We know that prebiotics are good for gut health because they’re what our good bacteria eat. And they need to eat to be strong to fight off bad bacteria like c-diff. But…prebiotics help with anxiety too! At least according to this study: “A new study has found that 4-weeks of daily galacto-oligosaccharides (GOS) prebiotic intake can reduce anxiety levels and result in an overall improvement in wellbeing in young women.” Of course, we know from experience that c-diff affects us mentally as well as physically.
As many of you know, I prefer to get my pro and prebiotics from food naturally, rather than from supplements. I don’t know of this research would translate to that. The supplement in this study is galacto-oligosaccharides (GOS). GOS are made up of plant sugars linked in chains. They are found naturally in dairy products (no, thank you!), beans (yes!), and certain root vegetables (double yes!). I’ve eaten beans and root veggies throughout my recovery. Turns out maybe they’re good for gut and mental health!
Note: WebMD did offer a warning for those with autoimmune diseases, since GOS (as a supplemet) can kick up the immune system, it may have some negative effects. Also, if used medicinally, it can have side effects no c-diff survivor wants, like gas, bloating, and even diarrhea (also WebMD). It’s kind of why I like to stick to foods instead of supplements. We benefit from the other nutrients that surround them when we get them from food: it’s like “a spoonful of sugar,” it helps make the medicine go down. 😉
This is the first proper snack plate I’ve had since I got really sick in September. 26 weeks post-treatment this week. I made hummus with my lemon tahini sauce from the other day and sourdough flat breads for dipping. Tahini is packed full of vitamins A & E, calcium, magnesium, and iron. Chickpeas are a good source of magnesium, folic acid, manganese, protein, and fiber and can help lower cholesterol and improve blood sugar levels. Oh, also…delicious. Grateful for my snack plate; everything I’ve learned about food and nutrition lately; and the ability to make my own food.
During my recovery, I started learning more about Ayurveda (5,000 y/o holistic healing system) and adopting more of its principles (eating according to my dosha; daily tongue scraping; healing spices like turmeric; yoga & meditation, etc.), including a nightly dose of Triphala. According to my book, “triphala is made from three detoxifying and tonifying fruits that help you more effectively absorb and assimilate nutrients and get rid of waste through healthy bowel movements.”✳️ Sounded good to me as I was recovering.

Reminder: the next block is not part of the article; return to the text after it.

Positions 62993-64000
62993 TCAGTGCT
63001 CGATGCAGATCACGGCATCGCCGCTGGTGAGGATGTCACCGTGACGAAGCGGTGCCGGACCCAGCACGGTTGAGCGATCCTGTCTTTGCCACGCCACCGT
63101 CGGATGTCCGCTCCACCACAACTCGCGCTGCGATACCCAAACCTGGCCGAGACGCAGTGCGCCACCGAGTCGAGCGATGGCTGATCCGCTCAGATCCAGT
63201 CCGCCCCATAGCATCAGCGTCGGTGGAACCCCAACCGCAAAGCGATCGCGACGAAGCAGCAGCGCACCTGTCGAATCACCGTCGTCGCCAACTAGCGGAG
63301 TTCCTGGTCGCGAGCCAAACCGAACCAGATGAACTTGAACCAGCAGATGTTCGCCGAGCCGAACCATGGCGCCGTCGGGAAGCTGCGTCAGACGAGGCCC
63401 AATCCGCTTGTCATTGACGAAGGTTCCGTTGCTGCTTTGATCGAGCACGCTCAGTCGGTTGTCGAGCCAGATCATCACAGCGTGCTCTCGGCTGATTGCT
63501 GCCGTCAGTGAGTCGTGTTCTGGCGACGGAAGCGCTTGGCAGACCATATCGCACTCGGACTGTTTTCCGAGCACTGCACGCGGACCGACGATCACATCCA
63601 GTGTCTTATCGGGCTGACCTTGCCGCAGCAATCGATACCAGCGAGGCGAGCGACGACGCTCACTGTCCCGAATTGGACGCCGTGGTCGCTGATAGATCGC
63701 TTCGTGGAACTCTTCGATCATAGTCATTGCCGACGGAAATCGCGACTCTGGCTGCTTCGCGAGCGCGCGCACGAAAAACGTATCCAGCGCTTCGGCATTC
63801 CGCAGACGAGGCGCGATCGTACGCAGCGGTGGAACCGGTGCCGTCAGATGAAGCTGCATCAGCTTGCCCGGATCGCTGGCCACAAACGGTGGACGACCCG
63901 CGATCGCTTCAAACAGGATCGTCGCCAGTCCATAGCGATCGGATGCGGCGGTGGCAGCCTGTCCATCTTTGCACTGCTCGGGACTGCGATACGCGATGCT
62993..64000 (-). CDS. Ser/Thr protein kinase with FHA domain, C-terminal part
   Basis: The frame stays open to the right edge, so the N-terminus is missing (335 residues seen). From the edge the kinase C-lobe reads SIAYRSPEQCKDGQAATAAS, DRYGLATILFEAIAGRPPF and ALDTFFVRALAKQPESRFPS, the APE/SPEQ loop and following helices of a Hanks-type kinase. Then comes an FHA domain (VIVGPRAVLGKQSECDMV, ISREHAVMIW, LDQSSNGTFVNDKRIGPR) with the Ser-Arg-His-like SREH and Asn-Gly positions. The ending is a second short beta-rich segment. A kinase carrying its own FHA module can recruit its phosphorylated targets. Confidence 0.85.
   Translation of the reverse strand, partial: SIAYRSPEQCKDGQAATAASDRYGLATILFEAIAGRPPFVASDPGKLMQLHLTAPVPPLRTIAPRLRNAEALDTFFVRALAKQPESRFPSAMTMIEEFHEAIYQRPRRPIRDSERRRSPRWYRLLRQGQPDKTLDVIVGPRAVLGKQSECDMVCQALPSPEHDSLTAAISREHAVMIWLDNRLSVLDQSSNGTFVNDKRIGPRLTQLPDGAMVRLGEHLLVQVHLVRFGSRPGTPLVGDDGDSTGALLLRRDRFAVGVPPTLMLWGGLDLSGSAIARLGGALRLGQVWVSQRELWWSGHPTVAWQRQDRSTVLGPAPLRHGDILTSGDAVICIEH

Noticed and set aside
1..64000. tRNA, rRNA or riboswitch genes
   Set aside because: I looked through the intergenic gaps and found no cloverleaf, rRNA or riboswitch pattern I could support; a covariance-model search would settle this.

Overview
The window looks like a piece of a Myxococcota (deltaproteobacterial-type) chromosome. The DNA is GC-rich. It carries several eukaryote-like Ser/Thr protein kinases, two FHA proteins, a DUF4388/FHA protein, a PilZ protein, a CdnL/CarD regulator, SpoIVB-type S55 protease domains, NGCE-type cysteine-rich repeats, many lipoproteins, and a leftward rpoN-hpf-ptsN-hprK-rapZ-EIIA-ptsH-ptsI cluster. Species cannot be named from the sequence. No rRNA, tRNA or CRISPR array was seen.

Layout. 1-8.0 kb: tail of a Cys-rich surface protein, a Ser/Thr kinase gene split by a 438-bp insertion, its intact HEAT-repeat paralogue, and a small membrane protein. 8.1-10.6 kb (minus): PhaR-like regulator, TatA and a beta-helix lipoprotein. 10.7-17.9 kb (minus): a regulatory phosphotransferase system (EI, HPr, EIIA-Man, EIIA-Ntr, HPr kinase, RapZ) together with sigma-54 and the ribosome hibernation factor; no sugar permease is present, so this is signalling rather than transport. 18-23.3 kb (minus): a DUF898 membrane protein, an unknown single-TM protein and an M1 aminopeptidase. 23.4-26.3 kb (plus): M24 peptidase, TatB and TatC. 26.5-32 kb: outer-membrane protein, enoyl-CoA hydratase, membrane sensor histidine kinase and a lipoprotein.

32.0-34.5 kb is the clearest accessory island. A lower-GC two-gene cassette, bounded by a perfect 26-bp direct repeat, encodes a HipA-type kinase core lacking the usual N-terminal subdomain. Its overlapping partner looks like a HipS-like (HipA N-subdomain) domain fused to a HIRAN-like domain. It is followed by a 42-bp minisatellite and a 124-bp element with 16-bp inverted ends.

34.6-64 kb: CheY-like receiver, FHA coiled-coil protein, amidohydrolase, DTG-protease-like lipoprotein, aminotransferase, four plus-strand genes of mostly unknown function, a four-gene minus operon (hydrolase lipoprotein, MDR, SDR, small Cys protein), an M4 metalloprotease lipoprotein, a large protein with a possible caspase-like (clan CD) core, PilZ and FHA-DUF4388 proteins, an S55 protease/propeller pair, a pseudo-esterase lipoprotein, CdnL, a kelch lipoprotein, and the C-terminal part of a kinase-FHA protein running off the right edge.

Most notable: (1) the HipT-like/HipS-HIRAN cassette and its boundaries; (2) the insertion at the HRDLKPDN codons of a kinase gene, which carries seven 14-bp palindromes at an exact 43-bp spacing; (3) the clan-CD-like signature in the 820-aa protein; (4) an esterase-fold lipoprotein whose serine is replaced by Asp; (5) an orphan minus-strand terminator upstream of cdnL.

This morning I read this article that explains more of the health benefits of Triphala. 📝 Note: it does say it has a natural laxative effect. I’d guess it’s pretty mild because I’ve never had that affect me personally, but obviously everyone is different. Some key points from the article:
👉 The most commonly known health benefit of Triphala is that it helps in the digestion process. 👉 It also helps in strengthening the digestive tract of the body by increasing the number of good bacteria in the intestinal tract. 👉 According to a study published in The Indian Journal of Pharmaceutical Sciences, Triphala is great for our immunity and also acts as an immunosuppressant. 👉 Regular consumption of Triphala can help fight infections and control allergies due to its anti-inflammatory properties.
➕ It also explains its effects on dental health, enhanced vision, and weight loss.
2 reasons: 1. Many people are intolerant of foods, especially difficult to digest foods, given their intestines have been ravaged by infection. Colitis causes problems with digestion, resulting in gas, bloating, cramping, diarrhea, etc. Naturally, people want to avoid that, so their GI tract can heal (and because that’s unpleasant).
2. Rebuilding the microbiome is critical to getting and staying healthy post-treatment. Diet is the biggest and most important way we change and support our microbiome. Since CDI is the direct result of a) ingesting spores AND b) disruption to the microbiome, it’s incredibly important to make diet and lifestyle choices that help rebuild and then keep strong the microbiome to avoid future infection.
This morning I read this article, “The Mind-Gut Connection: We Are What We Eat.” The gut-brain connection is strong. It makes total sense that so many of us experience anxiety and depression with c-diff (and our messed up microbiomes).
“The health and diversity of our microbiome seems to play a role in our mental wellness. An unbalanced or sparse microbiome has been linked with depression and anxiety. One of several ways a healthy microbiome helps protect against depression appears to involve its important role in modulating inflammatory pathways and in mediating the stress response. There is growing evidence that chronic inflammation and chronic stress contribute to mental disorders such as depression.”